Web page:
The other day we attended an art exhibit from the Dutch masters. Knowing very little about art history, we soon tagged along with a tour in session to discover the story behind the story. It turns out one painter, Meindert Hobbema, couldn’t paint people. In one of his lovely woodland landscapes, there were several farmers and local villagers in the scene. So what did he do? He contracted out. Paid them a fee and that was the end of their services. No credit at all.
Reminds me of the world of ghost writing in publishing, or work-for-hire. One example in children’s books is The Babysitter’s Club. Although Ann Martin began the series, soon she went off and wrote her own books and other writers penned them. They did get some credit, however. Just check the dedication page. That’s the author.
Art is also similar to literature in how we read a painting. On first glance of one shown at the museum, we saw a family seated around a table celebrating a baby’s christening with wine. One man was lighting a very long pipe. But to hear the story behind the story, we discover that this pious occasion wouldn’t have been a time for such inebriation. The pipe symbolized something else entirely. The adults in the picture looked like they were having way too much fun. The woman’s clothing dipped lower than it should have, and her seating position invited more than friendliness. Who knew? Today we wouldn’t think twice about it. In the corner a parrot perched. It wasn’t merely the family pet, but a symbol. The artist was saying the children in the picture would learn from the adults’ wild ways, or parrot by example.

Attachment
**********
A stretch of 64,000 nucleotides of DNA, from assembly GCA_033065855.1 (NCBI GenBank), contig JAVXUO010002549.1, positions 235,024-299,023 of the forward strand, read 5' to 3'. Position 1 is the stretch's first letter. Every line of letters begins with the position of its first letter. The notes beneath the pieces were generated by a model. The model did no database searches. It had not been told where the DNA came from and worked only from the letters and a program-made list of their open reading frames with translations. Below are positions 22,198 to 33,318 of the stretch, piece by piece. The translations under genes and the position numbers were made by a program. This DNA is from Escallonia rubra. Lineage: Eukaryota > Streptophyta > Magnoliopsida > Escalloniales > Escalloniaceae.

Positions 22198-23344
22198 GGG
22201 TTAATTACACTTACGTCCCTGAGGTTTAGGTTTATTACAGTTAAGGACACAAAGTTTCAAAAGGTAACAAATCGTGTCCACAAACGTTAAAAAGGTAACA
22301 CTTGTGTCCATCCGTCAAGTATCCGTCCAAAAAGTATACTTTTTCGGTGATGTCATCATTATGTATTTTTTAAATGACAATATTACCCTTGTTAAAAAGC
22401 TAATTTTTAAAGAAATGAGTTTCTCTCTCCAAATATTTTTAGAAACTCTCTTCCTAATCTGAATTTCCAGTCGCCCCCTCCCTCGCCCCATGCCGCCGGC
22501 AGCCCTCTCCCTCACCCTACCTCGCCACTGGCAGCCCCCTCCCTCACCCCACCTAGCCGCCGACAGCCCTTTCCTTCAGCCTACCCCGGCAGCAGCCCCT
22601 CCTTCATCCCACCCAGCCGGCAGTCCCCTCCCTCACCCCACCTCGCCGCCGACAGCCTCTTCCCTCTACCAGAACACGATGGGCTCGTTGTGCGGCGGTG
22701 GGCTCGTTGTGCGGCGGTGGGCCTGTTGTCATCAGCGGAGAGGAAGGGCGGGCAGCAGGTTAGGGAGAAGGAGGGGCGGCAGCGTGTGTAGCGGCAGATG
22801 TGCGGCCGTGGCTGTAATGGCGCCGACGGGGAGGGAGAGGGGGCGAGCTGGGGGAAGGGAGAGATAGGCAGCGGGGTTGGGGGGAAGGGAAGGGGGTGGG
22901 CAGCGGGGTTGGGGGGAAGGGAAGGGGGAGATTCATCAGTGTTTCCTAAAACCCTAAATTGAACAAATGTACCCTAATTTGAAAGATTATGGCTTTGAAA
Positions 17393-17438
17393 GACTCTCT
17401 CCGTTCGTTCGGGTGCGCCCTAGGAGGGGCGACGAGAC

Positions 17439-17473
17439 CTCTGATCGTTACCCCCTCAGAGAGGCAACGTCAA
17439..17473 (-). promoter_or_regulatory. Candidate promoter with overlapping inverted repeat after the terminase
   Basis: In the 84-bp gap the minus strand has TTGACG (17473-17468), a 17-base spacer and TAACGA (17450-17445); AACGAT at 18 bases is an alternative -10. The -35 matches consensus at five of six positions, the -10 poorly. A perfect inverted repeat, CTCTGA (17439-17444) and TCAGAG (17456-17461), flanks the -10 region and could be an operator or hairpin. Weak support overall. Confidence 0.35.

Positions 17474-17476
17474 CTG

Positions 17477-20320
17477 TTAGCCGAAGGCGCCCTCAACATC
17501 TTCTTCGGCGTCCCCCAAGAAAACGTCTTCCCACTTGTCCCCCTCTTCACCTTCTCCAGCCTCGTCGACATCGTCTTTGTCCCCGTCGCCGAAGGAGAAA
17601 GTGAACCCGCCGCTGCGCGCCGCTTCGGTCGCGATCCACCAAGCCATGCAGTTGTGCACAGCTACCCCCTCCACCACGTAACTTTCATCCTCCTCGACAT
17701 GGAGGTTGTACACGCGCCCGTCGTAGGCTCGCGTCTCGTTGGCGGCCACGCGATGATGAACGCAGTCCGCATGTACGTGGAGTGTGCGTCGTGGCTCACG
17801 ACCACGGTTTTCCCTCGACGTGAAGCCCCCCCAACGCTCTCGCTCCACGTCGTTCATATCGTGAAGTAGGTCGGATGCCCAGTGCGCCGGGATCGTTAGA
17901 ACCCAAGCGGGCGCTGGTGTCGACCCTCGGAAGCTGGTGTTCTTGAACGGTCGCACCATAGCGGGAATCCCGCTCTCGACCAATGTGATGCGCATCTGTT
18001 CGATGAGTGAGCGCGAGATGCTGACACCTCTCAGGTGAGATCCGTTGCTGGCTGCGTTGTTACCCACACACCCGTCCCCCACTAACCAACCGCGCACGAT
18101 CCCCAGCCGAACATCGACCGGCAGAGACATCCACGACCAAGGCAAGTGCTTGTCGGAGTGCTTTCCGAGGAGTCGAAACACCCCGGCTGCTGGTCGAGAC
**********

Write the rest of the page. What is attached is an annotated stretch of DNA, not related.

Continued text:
- Pick up a book you love and parrot or model what you admire about this writer.
- Make a goal of an artist date for yourself once a month. Or once a week if you can. See a play or attend a writer or artist event. Keep a journal of details that impresses you.
- Choose a painting from a book, online or from an exhibit. Without knowing anything about it, write a short story or poem to go with the art work.